IN A choppy wool market that is increasingly heading into uncharted waters, two categories are swimming strongly against the current.
Crossbred clips that are classed and prepared well are attracting premiums as high as 60 cents a kilogram clean, while non-mulesed fine Merino wool is averaging a premium of 130c/kg clean - and has been higher.
According to Australian Wool Network SA state manager Rod Miller, non-mulesed wool is demanding higher prices due to European retail brands preferring an ethical commodity.
He said this "modern consumer movement in ethical supply" reflected an increasing desire by big business to understand the story behind the product being bought.
Until supply catches up, Mr Miller said he expected a premium price for non-mulesed wool would continue to be paid.
"The growth of premiums for non-mulesed wool has been a revelation, an undercurrent movement in wool," he said.
"Brands and retailers, which are the prime motivators for premiums, are voting with their wallets in terms of what moral standards they want to be associated with as a company."
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He said his clients, who are located throughout SA, were withdrawing sales in response to the "unparalleled volatility" of the wool market due to the United States-China trade war.
Indeed, AWEX reported last week that the national pass-in rate was 14.6 per cent, meaning of the 35,356 bales offered, 5167 were unsold.
The supply shortfall is significant, with 115,415 fewer bales sold so far this season compared with the same period last year. This equates to an average weekly gap of 8878 bales.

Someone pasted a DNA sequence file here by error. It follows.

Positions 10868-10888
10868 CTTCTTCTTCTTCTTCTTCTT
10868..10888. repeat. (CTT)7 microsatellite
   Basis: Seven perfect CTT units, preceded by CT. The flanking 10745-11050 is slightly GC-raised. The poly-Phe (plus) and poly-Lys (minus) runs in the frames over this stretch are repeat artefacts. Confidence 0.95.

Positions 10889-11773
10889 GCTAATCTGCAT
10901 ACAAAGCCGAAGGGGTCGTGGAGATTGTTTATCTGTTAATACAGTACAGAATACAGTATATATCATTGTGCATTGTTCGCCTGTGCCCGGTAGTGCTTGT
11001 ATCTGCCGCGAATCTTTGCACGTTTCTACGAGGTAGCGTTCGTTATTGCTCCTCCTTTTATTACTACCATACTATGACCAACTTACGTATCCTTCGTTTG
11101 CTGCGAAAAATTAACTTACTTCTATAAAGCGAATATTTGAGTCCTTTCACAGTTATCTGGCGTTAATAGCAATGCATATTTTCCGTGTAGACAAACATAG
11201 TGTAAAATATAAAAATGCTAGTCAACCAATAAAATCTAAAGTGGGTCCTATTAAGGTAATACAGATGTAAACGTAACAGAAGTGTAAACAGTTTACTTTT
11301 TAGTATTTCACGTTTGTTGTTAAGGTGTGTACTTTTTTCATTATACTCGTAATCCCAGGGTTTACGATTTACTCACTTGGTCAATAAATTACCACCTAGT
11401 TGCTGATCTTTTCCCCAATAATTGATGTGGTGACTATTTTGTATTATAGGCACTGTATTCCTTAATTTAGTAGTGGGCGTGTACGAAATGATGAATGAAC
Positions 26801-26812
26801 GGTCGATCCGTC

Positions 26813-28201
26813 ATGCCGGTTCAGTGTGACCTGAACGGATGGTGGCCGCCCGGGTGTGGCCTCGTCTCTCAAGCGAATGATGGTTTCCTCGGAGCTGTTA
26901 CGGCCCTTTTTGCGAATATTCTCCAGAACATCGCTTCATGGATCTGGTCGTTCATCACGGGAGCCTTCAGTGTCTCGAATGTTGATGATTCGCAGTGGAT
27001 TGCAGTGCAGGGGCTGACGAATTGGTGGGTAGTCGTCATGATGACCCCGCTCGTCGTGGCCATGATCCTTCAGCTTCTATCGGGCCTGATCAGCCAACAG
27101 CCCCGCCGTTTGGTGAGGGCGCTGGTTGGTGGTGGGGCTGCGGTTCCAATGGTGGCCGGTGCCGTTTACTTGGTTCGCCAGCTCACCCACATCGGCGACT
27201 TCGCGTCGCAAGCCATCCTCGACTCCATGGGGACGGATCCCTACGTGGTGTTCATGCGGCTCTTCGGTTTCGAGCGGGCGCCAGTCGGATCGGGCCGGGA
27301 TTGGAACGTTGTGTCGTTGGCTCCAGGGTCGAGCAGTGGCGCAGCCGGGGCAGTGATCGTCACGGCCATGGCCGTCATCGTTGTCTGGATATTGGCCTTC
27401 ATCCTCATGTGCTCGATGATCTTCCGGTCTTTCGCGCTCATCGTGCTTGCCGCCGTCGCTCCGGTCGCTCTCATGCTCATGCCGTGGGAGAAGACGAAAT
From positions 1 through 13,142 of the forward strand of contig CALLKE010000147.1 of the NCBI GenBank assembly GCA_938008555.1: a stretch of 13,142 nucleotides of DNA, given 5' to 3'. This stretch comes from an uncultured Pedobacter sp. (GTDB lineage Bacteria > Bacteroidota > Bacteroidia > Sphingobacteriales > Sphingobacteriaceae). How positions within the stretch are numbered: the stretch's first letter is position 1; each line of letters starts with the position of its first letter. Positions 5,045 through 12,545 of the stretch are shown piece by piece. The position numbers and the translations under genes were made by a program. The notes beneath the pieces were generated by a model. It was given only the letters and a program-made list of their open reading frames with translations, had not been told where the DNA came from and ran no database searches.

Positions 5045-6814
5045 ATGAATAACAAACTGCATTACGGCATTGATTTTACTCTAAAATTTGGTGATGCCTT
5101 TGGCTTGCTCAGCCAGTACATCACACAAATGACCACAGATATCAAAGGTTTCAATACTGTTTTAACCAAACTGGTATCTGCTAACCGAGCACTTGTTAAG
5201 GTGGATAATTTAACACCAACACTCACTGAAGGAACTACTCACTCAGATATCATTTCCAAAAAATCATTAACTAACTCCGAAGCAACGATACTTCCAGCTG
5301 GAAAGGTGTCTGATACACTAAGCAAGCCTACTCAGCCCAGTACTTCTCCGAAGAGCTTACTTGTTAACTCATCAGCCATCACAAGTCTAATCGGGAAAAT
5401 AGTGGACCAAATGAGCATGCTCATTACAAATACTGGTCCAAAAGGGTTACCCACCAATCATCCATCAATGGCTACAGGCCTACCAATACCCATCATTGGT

The growth of premiums for non-mulesed wool has been a revelation, an undercurrent movement in wool.
Mr Miller said tough seasonal conditions in SA this year and last would see production fall up to 70pc in pastoral areas, with producers near Broken Hill, NSW, at the destocking stage.
"We are seeing lower yielding wool with weak tensile strength due to it containing sand and earthy matter," he said.
"This drives prices down as it costs companies more in production expenses to convert it from greasy wool."
Despite this, Mr Miller remains optimistic and said the wool industry should be satisfied with an Eastern Market Indicator of 1517c/kg.
"The prices are still very good," he said.
"People have short memories. They forget that not too long ago we were celebrating when we hit an EMI of 1000c, then 1200c, then 1400c and then it skyrocketed to 2100c."
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